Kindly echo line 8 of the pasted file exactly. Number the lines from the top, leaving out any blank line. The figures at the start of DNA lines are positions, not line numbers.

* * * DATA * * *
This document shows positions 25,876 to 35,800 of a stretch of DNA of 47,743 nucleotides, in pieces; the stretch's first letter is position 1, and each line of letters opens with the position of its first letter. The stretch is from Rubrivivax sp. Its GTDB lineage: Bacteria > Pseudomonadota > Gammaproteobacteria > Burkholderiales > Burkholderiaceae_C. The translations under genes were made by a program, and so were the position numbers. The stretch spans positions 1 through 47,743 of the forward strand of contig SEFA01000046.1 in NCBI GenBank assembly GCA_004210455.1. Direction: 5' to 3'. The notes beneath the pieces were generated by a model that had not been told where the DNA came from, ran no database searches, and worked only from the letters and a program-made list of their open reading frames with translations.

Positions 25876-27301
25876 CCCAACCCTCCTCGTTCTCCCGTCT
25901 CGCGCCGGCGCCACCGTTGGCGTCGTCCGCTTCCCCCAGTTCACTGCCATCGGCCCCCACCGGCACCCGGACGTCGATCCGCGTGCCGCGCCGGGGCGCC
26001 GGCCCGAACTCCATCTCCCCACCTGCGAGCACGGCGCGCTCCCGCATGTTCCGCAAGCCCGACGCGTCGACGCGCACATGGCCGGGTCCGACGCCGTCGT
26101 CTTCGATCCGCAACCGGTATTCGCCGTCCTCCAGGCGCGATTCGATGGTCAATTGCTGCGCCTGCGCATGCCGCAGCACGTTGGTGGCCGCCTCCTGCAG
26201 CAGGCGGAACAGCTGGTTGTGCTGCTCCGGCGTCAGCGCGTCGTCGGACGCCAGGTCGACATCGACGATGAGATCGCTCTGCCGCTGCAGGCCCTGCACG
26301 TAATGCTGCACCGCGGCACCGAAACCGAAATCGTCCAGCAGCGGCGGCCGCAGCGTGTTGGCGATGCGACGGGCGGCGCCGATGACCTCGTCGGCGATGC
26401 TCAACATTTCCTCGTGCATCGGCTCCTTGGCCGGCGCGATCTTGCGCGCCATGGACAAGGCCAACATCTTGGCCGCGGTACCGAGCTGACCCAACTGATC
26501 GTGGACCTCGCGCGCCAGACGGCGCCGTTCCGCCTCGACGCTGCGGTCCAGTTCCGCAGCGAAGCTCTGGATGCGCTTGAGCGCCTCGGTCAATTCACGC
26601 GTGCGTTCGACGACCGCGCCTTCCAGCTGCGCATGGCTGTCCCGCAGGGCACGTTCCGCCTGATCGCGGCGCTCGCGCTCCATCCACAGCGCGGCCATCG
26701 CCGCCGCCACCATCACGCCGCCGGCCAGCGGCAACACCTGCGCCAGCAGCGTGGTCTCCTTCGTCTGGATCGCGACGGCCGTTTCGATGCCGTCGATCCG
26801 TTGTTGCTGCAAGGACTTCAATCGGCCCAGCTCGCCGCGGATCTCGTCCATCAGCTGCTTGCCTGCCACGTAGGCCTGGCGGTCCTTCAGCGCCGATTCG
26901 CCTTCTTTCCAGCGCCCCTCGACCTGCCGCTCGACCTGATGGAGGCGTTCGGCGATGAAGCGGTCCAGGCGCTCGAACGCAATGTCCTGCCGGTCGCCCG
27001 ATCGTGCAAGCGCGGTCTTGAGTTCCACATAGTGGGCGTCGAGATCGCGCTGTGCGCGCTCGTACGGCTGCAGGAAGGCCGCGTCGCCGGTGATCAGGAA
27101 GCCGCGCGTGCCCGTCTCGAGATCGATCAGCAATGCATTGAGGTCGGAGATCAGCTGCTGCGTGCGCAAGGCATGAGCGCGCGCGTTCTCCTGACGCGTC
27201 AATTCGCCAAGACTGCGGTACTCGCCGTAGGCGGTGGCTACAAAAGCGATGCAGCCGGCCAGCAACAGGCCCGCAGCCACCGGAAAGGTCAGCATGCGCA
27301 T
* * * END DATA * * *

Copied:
26301 TAATGCTGCACCGCGGCACCGAAACCGAAATCGTCCAGCAGCGGCGGCCGCAGCGTGTTGGCGATGCGACGGGCGGCGCCGATGACCTCGTCGGCGATGC